I’ve spent many happy hours looking at Diameter traces, so here are some useful ways of setting up Wireshark filters to help cut through the noise and get to the packets you want to see.
Typically DIAMETER uses TCP or SCTP as its transport protocol and the default port number is 3868. You could setup a filter on this port using the following command:
tcp port 3868
But there’s a quicker way, simply use the following filter:
Yes, that’s it! Here is how it looks…
You may notice in the above screenshot that all Diameter messages are visible including the Diameter watchdog messages, Device Watchdog Request (DWR) and Device Watchdog Answer (DWA). It’s unlikely that you will normally want to see the watchdogs so use this filter to hide them from view:
diameter and not diameter.cmd.code==280
As all watchdog messages have a command code of 280, this filter command will hide them from view as you can see below…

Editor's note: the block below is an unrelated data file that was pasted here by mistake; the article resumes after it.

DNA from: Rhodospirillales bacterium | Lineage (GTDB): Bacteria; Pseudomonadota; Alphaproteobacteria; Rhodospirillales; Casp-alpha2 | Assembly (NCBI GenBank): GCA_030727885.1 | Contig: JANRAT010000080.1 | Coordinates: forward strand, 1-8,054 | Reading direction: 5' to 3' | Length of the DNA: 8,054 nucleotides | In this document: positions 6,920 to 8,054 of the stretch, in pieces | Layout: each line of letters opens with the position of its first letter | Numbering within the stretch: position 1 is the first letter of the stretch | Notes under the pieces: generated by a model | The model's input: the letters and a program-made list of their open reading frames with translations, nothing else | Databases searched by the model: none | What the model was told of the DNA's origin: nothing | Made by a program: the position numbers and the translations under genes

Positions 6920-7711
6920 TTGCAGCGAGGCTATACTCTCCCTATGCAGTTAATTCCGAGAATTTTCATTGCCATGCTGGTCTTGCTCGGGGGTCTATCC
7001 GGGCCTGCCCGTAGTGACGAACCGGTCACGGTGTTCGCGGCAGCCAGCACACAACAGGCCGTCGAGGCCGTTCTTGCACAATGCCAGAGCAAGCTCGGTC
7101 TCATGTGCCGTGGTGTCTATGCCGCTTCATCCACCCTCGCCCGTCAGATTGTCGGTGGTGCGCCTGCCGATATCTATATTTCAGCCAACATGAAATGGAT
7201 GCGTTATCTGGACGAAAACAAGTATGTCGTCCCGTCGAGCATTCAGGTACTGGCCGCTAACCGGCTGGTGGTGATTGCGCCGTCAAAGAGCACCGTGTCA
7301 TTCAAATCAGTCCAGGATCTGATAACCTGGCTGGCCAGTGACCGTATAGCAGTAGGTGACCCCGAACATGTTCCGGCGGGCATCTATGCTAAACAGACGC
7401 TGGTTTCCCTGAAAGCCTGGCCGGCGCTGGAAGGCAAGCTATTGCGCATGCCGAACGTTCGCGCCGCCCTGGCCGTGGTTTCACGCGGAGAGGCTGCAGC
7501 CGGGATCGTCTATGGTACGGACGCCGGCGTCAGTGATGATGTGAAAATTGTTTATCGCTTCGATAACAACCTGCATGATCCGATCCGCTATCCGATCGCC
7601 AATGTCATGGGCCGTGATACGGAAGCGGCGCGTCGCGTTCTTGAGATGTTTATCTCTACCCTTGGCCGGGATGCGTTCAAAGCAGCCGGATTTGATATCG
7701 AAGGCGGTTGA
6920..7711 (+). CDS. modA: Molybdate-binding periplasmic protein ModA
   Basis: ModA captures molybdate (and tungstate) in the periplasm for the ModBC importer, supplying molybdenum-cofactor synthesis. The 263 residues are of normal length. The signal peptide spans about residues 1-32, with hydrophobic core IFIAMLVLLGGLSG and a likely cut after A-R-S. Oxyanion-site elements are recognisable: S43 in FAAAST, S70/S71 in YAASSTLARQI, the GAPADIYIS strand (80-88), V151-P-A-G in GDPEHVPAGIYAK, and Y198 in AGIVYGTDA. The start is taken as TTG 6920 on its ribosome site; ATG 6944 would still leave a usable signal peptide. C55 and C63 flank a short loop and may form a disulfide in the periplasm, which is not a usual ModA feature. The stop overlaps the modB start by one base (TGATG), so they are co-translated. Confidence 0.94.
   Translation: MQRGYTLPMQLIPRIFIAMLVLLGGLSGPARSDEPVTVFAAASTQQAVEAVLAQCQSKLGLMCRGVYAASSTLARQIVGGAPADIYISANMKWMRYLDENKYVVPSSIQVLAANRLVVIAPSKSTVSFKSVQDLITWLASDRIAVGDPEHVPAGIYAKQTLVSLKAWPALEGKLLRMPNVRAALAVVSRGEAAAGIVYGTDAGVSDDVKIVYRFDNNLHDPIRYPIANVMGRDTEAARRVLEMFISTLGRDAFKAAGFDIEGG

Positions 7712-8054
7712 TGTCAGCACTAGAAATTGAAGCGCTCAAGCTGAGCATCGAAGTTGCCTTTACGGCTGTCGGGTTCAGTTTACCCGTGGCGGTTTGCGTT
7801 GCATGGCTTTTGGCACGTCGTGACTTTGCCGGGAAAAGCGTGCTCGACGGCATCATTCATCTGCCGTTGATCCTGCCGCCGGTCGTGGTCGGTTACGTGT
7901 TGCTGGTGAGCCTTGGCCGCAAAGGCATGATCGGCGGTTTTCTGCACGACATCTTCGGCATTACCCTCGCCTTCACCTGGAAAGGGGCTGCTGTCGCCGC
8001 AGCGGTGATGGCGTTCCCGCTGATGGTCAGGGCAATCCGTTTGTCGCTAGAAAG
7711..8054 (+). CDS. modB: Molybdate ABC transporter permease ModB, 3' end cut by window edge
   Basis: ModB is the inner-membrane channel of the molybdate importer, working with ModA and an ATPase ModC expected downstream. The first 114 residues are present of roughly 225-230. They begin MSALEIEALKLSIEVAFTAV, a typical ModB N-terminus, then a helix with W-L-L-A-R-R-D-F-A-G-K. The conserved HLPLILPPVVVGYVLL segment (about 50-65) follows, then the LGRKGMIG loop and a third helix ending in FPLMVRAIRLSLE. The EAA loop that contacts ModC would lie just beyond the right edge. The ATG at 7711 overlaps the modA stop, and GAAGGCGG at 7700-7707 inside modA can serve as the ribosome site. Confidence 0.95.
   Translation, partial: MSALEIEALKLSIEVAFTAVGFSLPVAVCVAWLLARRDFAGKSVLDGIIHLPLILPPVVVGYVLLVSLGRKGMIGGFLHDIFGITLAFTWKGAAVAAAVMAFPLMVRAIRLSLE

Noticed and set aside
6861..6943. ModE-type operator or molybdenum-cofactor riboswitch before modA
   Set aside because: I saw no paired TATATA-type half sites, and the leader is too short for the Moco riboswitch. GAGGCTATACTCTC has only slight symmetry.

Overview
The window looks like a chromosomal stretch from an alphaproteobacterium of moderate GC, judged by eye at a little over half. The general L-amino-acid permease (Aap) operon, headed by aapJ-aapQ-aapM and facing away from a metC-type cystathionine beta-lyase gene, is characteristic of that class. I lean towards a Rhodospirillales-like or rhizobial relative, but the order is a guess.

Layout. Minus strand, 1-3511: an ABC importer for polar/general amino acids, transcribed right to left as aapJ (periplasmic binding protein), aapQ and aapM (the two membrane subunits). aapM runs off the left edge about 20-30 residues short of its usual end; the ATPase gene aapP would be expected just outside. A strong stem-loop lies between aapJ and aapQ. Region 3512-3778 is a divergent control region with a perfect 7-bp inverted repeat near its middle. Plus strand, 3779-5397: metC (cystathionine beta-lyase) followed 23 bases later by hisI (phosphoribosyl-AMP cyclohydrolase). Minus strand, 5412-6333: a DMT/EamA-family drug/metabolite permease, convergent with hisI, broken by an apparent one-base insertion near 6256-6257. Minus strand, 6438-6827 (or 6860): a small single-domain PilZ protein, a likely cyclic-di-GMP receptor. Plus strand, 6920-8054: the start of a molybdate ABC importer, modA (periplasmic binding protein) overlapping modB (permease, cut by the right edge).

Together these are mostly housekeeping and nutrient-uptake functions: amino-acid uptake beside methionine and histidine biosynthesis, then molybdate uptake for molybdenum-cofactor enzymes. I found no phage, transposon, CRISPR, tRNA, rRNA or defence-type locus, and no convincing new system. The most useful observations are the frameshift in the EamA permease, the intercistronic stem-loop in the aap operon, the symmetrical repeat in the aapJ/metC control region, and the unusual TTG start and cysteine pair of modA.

Filtering for specific Error Codes can also be useful. Let’s say that we were looking for messages with the Diameter an Error Code of 3003 (DIAMETER_REALM_NOT_SERVED), to do that we could use the following filter:
diameter and diameter.Result-Code==3003
This allows us to home in on messages that have caused errors:
Well I hope that’s been useful in helping you get to grips with some of the great Wireshark filtering tools – you’ll soon be zooming in on the messages you want in seconds!